From the dataset of our unknown Snapchat images, we employed a Python facial recognition machine learning algorithm. (Geitgey, 2020) From the unknown images, the program uses arrows called gradients that show the direction from light to dark in each pixel of the image in comparison to those around it. From these gradients, an analysis is done on their major/most defined direction to create a simplified version of the original image for identification with a known image. The package then uses landmark estimation and extracted facial measurements to further identify the person in the unknown photo.
We did this multiple times, using eight different tolerance levels ranging from 0.25 to 0.9. The default tolerance value in the software is 0.6, and lower tolerance values make the face comparisons more strict (and vice versa for higher tolerance levels). After running the facial recognition software with multiple different tolerance levels on the images, ranging from 0.25 to 0.9, we found that the default tolerance level (0.6), along with 0.5 and 0.7 seemed the most reasonable to specifically analyze. Below 0.5, the software was missing very obvious faces (ex. Trump), but from 0.7 onwards, it would assign face matches to people in the unknown images that were very clearly incorrect. Thus, we narrowed it down to these three tolerance levels for the purposes of our analysis.
From the dataset of videos from Snapchat, we used another machine learning algorithm from python. (Zhujunnan) This program was designed to extract the key frames from each video for our analysis. Using a contiguous sequence of video frames, the algorithm analyzes the color histogram. Once there is a dramatic change in the histogram, it marks the frame and places it into our dataset. Once this was done we used the facial recognition algorithm again to analyze the frames, using the three tolerance levels of 0.5, 0.6 and 0.7.
Lastly, we compared the resulting datasets of each of the three tolerance levels for both Snapchat videos and images to the AWS data set. The AWS dataset was used as a measure for accuracy, as the large size of both the image and video data sets made it difficult to confirm by human coding how accurate the facial recognition software was.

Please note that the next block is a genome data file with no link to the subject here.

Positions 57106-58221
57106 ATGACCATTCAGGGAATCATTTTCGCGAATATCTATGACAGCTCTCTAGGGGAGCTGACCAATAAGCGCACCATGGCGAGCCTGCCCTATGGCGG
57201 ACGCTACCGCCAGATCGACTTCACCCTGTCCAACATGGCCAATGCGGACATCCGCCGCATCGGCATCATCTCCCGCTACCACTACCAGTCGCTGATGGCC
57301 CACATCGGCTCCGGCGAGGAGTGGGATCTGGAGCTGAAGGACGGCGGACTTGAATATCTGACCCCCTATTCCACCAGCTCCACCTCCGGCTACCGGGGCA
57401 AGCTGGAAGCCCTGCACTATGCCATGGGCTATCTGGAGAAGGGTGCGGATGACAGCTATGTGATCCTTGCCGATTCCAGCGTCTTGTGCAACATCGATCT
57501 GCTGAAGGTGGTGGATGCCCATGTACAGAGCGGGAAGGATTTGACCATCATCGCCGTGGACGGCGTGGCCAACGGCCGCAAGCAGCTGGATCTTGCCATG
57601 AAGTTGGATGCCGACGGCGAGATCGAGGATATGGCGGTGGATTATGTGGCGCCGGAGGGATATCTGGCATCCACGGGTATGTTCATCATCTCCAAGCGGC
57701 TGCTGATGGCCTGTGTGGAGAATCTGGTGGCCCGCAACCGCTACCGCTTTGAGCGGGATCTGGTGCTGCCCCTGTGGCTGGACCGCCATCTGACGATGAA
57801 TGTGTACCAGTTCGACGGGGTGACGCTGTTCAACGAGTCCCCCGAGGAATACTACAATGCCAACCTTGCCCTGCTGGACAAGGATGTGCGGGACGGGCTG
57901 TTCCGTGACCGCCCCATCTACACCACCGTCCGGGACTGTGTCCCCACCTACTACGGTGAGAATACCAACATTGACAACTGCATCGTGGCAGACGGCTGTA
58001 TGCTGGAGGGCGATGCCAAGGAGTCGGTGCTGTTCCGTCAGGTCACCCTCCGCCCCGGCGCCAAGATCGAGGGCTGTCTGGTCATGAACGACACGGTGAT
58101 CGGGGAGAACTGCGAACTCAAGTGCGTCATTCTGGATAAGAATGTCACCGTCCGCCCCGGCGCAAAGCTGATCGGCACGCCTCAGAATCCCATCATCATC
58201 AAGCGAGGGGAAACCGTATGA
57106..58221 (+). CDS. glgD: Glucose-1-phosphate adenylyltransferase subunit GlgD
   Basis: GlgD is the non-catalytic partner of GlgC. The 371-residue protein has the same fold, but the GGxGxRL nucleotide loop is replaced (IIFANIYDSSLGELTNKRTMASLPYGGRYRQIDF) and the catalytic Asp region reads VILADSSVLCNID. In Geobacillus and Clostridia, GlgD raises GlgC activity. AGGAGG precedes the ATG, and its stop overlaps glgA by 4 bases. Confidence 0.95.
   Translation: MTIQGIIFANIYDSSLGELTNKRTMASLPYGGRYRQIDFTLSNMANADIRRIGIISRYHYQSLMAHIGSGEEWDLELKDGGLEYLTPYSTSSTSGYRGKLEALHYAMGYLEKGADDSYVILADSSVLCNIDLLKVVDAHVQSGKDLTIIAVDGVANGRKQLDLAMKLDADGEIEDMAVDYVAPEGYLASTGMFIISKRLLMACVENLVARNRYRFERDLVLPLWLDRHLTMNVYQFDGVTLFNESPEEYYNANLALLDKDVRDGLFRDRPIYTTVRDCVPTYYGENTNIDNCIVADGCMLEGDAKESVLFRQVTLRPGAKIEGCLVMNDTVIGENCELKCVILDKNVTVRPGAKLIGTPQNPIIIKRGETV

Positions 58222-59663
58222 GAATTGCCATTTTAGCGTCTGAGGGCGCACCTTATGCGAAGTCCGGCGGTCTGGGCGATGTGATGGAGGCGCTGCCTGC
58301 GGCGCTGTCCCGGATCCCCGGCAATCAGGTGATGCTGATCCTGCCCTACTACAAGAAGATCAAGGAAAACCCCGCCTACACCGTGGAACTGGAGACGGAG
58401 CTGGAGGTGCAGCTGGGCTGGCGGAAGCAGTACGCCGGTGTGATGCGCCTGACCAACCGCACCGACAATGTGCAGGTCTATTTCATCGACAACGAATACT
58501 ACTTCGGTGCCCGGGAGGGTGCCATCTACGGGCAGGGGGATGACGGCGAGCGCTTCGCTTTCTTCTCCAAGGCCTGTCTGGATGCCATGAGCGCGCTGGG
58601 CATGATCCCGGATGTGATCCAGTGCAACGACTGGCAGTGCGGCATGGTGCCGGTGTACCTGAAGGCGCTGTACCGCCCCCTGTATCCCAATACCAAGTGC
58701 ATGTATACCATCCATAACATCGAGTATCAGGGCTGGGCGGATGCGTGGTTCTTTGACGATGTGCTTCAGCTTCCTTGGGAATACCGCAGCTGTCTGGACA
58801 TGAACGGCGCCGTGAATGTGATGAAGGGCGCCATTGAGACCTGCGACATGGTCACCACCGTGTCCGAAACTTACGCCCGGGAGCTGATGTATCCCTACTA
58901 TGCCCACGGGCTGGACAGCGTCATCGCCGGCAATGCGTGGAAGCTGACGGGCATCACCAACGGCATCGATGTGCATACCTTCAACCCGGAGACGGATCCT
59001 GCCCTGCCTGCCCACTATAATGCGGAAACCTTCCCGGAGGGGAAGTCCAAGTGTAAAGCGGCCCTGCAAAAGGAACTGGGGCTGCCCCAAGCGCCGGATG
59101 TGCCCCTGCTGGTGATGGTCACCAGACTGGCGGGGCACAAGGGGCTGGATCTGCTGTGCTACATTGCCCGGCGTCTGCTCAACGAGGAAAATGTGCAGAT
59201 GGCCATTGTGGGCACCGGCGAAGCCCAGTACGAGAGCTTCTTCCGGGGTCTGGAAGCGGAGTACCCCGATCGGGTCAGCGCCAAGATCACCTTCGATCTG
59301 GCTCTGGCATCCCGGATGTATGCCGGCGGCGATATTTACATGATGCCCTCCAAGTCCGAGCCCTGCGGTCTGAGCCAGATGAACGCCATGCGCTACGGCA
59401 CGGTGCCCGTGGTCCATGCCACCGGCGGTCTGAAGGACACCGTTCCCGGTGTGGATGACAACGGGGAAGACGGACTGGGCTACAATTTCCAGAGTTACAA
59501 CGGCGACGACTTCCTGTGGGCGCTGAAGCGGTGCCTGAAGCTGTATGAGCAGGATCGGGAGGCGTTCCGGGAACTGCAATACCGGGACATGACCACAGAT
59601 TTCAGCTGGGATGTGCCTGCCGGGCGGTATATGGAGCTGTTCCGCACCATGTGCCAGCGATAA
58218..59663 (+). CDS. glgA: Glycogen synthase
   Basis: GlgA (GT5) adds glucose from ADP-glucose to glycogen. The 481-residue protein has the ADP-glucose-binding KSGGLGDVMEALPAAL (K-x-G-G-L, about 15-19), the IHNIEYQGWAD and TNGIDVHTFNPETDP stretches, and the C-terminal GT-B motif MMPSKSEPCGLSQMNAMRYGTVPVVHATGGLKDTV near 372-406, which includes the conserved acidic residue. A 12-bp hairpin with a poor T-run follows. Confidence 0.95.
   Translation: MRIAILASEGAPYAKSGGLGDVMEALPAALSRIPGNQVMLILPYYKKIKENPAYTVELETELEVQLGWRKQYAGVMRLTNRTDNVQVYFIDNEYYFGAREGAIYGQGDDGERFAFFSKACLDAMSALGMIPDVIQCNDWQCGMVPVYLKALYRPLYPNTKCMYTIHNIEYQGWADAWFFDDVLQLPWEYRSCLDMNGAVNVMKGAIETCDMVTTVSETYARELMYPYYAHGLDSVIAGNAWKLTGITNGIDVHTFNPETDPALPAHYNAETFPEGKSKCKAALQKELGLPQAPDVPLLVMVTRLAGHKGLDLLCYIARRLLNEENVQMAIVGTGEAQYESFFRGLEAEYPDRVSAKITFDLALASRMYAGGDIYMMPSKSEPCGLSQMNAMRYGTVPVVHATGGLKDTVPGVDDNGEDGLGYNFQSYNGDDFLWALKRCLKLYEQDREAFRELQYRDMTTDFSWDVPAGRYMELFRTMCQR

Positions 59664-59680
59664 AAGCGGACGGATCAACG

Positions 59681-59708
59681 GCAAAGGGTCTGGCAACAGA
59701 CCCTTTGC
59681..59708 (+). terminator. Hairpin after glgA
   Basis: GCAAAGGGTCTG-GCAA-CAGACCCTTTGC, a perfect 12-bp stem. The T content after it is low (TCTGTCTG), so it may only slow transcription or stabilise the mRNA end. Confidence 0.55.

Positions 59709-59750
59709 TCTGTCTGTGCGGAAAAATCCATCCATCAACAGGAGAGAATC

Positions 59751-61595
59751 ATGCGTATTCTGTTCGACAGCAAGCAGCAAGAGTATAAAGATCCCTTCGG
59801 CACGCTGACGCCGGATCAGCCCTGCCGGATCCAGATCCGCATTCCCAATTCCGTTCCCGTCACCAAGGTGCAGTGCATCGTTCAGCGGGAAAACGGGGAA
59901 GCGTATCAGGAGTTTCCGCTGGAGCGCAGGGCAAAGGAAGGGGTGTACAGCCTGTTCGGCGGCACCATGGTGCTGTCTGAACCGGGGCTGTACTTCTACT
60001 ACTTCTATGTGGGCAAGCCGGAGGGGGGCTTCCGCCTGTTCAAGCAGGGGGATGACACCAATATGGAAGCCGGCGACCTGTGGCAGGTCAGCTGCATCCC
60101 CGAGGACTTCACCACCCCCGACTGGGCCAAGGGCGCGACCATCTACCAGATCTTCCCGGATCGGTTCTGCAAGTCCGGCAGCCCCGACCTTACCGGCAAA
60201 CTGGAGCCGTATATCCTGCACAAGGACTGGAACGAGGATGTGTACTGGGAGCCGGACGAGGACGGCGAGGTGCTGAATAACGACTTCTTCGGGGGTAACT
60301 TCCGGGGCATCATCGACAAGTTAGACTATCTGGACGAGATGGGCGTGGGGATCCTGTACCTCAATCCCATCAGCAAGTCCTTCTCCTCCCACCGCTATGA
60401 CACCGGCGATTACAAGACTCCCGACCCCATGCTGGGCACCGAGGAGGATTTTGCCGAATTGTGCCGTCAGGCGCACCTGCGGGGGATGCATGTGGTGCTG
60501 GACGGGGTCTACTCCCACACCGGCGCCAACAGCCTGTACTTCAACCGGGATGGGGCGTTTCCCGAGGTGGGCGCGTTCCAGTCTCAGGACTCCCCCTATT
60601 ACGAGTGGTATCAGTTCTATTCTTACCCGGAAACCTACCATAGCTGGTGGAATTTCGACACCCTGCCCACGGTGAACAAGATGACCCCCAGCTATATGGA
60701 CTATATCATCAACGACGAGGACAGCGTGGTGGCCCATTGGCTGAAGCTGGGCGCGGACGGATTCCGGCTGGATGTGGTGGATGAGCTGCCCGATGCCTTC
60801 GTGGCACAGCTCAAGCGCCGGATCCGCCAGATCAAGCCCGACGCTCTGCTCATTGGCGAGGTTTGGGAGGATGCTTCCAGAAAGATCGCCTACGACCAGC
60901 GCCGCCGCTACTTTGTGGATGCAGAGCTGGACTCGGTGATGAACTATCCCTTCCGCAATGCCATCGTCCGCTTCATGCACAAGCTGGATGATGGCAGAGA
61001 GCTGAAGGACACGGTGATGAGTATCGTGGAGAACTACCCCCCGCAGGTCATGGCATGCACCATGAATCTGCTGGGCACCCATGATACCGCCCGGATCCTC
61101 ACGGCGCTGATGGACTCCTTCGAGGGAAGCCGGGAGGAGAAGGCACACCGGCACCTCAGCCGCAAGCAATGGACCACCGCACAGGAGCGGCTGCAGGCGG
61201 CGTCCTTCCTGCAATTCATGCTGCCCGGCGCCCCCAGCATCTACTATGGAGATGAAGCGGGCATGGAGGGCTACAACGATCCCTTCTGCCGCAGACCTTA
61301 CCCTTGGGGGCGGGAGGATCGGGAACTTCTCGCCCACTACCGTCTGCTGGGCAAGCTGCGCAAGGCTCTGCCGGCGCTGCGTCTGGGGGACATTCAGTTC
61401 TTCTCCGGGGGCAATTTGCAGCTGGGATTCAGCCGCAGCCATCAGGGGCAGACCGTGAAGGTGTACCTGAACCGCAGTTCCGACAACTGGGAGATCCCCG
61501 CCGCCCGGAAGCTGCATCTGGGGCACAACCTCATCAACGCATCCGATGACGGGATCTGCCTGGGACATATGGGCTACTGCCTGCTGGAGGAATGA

We have divided our results into sections, with the first looking at the images, the second looking at the videos, and the third looking at both our image and video results compared to the AWS results.
Figure 1: Count of Face Found for Snapchat Images with Tolerance 0.5
Figure 2: Count of Face Found for Snapchat Images with Tolerance 0.6
Figure 3: Count of Faces Found for Snapchat Images with Tolerance 0.7
Out of the three tolerances examined, the tolerance of .7 assigned faces to 98% of the images in the dataset. However, as we looked closer at the results, we found that these matched faces would not be very accurately recognized, so the fact that the 0.5 tolerance matched the least faces is not concerning.
Most Common Faces:
Figure 4: Faces Occurring the Most for Snapchat Images with Tolerance of .5
Figure 5: Faces Occurring the Most for Snapchat Images with Tolerance of .6
Figure 6: Faces Occurring the Most for Snapchat Images with Tolerance of .7
Each block color represents the political party each candidate belongs to.
The top 5 most commonly matched faces for the default 0.6 tolerance were Donald J. Trump, followed by James Stevens Waters, Bill Kelsey, Dave Wilson, and Jerry McNerney. For the lowest tolerance we analyzed (0.5), Donald J. Trump was still the most commonly recognized face, but was followed by Joseph R. Biden, Jerry McNerney, Cynthia Wallace, Grace Meng, and Iman-Utopia Layjou Bah. For the 0.7 tolerance, the facial recognition software matched completely different faces, with Cyrus Sajna the most commonly matched, followed by Susan Smith, Marcia Squier, Jeffrey Blunt, and John Page.
Figure 7: The Count of Faces Found for Video Summarization with Tolerance of .5
Figure 8: The Count of Faces Found for Video Summarization with Tolerance of .6
Figure 9: The Count of Faces Found for Video Summarization with Tolerance of .7
Once again, the 0.7 tolerance found the most faces in the dataset of video key frames. However, looking at our next set of results will show that the other tolerances were more accurate in the faces that they identified.
Most Common Faces:
Figure 10: Most Common Faces for Snapchat Video Summarization Technique Tolerance of .5
Figure 11: Most Common Faces for Snapchat Video Summarization Technique Tolerance of .6
Figure 12: Most Common Faces for Snapchat Video Summarization Technique Tolerance of .7